“Look at that, buddy boy,” he said. “They got them table-topped mesas out yonder. I’m gonna go see some of that country some day.”

My father was the archetype of the soul born too late and ought to have been riding west with his dreams in an earlier century. While working on an assembly line and lifting bumpers to be attached to cars he was unable to afford Daddy spoke of horses with a familiarity that made it sound like he had checked on the remuda before he had punched a time clock.

“I had the prettiest Appaloosa you ever did see when I was a boy in Mississippi,” he told me. “I don’t even remember how many hands high she was but she stood as tall as any healthy stallion in the county.”

There was a kind of inevitability and some destiny involved when I bought a Honda 450 motorcycle and went westward after high school. The bike was too small for the open road but my impatience overcame any mechanical failings and in a few nights I was sleeping in a tent along the Big Thompson River in Rocky Mountain National Park.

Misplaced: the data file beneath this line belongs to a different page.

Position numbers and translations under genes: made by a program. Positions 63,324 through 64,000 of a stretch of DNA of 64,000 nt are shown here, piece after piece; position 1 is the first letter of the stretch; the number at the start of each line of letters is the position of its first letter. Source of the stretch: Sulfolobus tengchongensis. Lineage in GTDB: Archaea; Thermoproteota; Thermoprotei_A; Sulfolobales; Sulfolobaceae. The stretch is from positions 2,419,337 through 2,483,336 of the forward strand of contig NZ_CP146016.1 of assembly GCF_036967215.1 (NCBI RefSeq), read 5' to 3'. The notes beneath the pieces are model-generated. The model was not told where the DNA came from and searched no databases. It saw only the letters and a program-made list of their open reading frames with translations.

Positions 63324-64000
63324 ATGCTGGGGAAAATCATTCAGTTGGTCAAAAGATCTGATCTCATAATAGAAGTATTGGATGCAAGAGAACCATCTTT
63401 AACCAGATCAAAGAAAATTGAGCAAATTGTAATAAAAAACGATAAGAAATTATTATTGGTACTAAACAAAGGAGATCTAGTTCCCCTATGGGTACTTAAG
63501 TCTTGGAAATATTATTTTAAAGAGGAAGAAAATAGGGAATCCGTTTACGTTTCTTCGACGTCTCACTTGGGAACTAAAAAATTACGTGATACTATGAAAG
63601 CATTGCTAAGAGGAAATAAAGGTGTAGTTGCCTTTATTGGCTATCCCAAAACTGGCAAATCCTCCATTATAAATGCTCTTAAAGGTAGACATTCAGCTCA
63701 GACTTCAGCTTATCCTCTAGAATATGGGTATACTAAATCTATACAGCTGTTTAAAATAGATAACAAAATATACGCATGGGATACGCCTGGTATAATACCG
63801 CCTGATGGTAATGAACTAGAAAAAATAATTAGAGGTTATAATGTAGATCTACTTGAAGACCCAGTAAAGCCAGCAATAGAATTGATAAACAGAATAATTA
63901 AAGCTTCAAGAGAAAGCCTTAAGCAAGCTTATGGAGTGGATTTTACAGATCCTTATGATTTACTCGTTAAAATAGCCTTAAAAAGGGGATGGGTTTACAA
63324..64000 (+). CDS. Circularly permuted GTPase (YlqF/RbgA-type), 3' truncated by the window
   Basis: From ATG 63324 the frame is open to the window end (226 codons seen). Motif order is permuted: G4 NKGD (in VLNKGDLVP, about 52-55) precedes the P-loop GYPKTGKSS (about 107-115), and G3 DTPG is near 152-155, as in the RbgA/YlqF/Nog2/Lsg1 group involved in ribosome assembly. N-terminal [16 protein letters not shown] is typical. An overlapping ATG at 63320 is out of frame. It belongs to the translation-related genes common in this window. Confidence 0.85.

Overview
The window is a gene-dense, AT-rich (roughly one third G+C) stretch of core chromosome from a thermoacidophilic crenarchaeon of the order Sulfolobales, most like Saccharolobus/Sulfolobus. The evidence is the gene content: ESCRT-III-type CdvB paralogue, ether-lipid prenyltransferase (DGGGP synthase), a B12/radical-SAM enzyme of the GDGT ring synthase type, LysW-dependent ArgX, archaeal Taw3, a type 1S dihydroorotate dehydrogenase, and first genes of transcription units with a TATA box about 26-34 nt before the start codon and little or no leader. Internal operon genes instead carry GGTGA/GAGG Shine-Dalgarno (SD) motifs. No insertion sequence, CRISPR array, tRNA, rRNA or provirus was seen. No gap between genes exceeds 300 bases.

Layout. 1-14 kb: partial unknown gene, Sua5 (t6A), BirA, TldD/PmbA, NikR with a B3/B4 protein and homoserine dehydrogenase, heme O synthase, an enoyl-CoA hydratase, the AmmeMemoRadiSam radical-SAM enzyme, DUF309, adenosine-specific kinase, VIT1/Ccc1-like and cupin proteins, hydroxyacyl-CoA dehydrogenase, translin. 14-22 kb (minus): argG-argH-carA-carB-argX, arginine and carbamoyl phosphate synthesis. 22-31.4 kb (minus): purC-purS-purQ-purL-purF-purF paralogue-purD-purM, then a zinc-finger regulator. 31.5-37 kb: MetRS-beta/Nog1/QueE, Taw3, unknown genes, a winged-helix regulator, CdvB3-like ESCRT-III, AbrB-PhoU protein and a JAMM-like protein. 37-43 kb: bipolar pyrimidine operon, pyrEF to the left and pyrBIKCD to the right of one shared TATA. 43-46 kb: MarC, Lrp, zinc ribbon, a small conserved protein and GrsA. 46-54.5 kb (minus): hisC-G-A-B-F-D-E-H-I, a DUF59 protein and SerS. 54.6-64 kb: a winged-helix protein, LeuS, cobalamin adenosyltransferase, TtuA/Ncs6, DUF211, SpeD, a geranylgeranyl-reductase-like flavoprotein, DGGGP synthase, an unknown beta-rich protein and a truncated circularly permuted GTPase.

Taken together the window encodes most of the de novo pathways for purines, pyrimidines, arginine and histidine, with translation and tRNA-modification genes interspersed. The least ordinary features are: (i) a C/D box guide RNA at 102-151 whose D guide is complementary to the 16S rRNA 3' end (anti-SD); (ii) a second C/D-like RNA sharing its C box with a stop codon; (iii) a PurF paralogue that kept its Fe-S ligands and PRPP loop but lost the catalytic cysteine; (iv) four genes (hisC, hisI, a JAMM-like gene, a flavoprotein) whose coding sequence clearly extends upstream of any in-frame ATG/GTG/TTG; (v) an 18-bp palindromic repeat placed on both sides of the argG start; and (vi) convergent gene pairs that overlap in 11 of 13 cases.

A few days later I rode down the Front Range against a quartering wind and the little motor wailed until I crossed the cap rock into the South Plains of Texas. The green rows of the dry land cotton wheeled past my periphery and then the giant center pivots rose up and sprayed rainbows of nitrate and water across the bolls. In a few decades I was to return with a camera crew and prepare reports on the falling depth of the Ogallala Aquifer and the great retreat of water.

About 35 minutes before sunrise, high clouds lit up in oranges and blues over Palo Duro Canyon. While this November morning in the Texas panhandle was quite cold (about 26 degrees) the views and colors were worth the trouble. Thanks to the park rangers who allowed me early access to this point in order to capture such a tranquil scene.